|Problem-solving step||Your response||Response example|
|Identify the problem||
Ken is overloaded
|Ken’s responsibilities have increased but no room has been made in his schedule.|
|Relevant ethical codes||
|5.02 Supervisory Volume – Ken’s volume of supervision has exceeded his ability to be effective.|
|Consider dimensions of the problem||
Ken was able to balance things previously, but now he has cancelled meetings and re-scheduled supervision.
|Ken has responsibilities to both his clients and his trainees. His workload has exceeded his ability to be effective as a supervisor.|
|Consider courses of action & potential consequences||
Ken can connect with his company and let them know what he is experiencing. He can consult with other BCBA supervisors.
|Decrease client caseload – Ken could take a look at his client caseload and see about transferring some cases to a colleague. This course of action would affect the most people, as his clients’ families, support staff, and school/work personnel have relationships with Ken.|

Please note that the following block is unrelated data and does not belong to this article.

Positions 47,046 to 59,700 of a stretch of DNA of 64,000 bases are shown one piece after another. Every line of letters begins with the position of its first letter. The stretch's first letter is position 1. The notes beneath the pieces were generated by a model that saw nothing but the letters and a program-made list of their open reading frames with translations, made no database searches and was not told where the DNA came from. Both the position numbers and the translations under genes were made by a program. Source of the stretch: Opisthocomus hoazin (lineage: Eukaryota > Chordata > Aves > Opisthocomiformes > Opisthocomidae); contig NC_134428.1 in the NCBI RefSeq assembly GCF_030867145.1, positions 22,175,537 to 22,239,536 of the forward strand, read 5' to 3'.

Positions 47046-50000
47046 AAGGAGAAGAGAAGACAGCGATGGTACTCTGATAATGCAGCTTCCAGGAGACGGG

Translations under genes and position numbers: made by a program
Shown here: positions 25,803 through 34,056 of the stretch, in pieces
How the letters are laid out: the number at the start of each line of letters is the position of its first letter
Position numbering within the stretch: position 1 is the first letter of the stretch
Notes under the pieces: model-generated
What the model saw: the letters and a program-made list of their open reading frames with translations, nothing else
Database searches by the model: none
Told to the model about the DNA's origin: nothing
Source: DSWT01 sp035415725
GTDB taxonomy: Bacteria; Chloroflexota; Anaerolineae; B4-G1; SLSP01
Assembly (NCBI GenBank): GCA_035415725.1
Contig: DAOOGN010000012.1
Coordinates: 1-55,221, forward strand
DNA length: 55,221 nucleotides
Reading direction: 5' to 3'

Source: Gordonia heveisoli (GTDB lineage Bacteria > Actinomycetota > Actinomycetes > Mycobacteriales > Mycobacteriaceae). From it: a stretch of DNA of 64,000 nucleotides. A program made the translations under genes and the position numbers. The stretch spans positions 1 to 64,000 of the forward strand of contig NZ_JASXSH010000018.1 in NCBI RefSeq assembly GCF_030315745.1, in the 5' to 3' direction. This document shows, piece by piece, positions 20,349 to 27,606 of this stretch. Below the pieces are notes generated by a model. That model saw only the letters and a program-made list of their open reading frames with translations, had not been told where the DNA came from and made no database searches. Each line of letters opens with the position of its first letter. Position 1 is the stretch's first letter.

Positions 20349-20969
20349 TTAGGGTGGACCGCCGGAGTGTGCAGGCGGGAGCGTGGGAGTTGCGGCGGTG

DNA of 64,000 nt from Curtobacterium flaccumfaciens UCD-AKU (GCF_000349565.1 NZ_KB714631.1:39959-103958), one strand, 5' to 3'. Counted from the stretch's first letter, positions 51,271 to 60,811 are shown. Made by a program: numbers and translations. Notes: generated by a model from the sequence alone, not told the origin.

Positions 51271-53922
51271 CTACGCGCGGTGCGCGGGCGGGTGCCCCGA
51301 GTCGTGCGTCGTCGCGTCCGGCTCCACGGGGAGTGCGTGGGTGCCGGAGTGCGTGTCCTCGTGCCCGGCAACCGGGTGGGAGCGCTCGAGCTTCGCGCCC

|Select a course of action||
Pull back on workload, ask for help, ensure that client and trainees are getting needs met.
|Ken considers how the standards encourage trainees to work with more than one supervisor. He asks his director about bringing in an additional BCBA to help with supervision.|
|Implement and evaluate course of action||
Yes, if Ken was able to work less, he could ensure that he is provided adequate supervision to his trainees and his client.
|The director was responsive to Ken’s request. There was a part-time BCBA who had availability and interest in becoming a supervisor. Moving forward, the supervision case assignments will be adjusted to allow for more room in Ken’s schedule.|